Children's Heart Institute
The Ross procedure is a complicated operation designed for people who need a new aortic valve. The heart has four valves, which keep blood flowing in one direction. The aortic valve sits between the left ventricle and the aorta. The left ventricle is the main pumping chamber of the heart and continually pumps oxygenated blood from the heart to the body. After the left ventricle squeezes and pumps blood into the body's blood vessels, the aortic valve functions to keep the ejected blood from going back into the left ventricle.
Problems with heart valves usually fall into one of two categories: the valve may leak (allow the back filling of blood into the ventricle) or it may be tight (not allowing blood to easily pass through in the correct direction). Either of these problems may cause the need for a new valve.
Replacement heart valves traditionally come in two types:
The Ross procedure is an aortic valve replacement in which the patient's pulmonary valve - the valve between the right ventricle and the pulmonary artery which goes to the lungs - is removed and placed where the aortic valve usually sits. The demands of the valve in the pulmonary position are much less than in the aortic position, since the pressures on the right side of the heart are much less than on the left side.
The patient's pulmonary valve (now in the aortic position) may last a lifetime. No anti-clotting medication is needed. Another advantage of the Ross procedure in children is that the pulmonary valve will grow in the aortic position and an oversized new pulmonary valve may be placed. In other words, it decreases the number of times children will need another operation to replace a valve which has become too small.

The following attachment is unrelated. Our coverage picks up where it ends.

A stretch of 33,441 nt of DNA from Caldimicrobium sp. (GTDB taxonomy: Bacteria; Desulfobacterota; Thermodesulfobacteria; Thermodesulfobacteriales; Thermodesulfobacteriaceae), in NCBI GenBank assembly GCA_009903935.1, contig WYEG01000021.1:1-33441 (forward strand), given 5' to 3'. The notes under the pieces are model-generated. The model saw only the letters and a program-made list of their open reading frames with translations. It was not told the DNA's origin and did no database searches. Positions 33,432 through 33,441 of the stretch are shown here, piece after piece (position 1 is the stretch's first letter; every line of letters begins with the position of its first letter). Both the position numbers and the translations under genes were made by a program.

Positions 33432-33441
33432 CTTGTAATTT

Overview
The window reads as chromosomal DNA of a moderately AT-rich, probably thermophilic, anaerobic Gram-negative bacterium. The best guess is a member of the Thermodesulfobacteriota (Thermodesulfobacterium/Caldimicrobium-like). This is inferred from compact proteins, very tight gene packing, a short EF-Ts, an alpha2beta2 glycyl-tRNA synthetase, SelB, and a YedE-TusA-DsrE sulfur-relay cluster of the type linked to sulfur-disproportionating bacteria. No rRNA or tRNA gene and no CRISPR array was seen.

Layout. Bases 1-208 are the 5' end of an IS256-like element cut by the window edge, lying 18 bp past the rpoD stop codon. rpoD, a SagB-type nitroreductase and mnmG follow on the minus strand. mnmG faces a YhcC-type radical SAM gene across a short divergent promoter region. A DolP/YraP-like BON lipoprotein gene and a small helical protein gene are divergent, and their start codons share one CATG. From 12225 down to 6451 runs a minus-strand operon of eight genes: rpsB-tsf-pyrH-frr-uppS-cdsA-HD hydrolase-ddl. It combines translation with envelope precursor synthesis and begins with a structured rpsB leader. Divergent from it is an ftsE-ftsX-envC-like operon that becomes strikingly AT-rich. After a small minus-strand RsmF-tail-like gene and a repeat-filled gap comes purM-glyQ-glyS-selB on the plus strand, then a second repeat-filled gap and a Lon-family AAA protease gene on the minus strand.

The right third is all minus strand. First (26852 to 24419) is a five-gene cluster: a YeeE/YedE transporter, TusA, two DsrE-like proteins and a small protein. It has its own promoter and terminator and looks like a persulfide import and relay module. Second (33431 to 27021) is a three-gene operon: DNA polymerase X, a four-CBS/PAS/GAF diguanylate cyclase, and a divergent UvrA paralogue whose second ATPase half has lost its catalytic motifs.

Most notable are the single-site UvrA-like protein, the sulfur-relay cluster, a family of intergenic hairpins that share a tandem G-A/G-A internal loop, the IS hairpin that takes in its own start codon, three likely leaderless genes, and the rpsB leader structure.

The Ross procedure can be a wonderful alternative for young people who need a new aortic valve, without a lifetime of anti-clotting medication.
Risks associated with the Ross procedure include:
The decision whether the Ross procedure or a conventional valve replacement is the better option depends on the patient's individual circumstance and should be discussed fully with the family, patient, and physicians.
Pediatric Cardiology ClinicUniversity of Texas Health Science Center Professional Building
6410 Fannin, Suite 500
Houston, TX 77030
Phone: (832) 325-6516
Pediatric Cardiovascular Surgery ClinicUniversity of Texas Health Science Center Professional Building6410 Fannin, Suite 950Houston, TX 77030
Phone: (713) 500-7339
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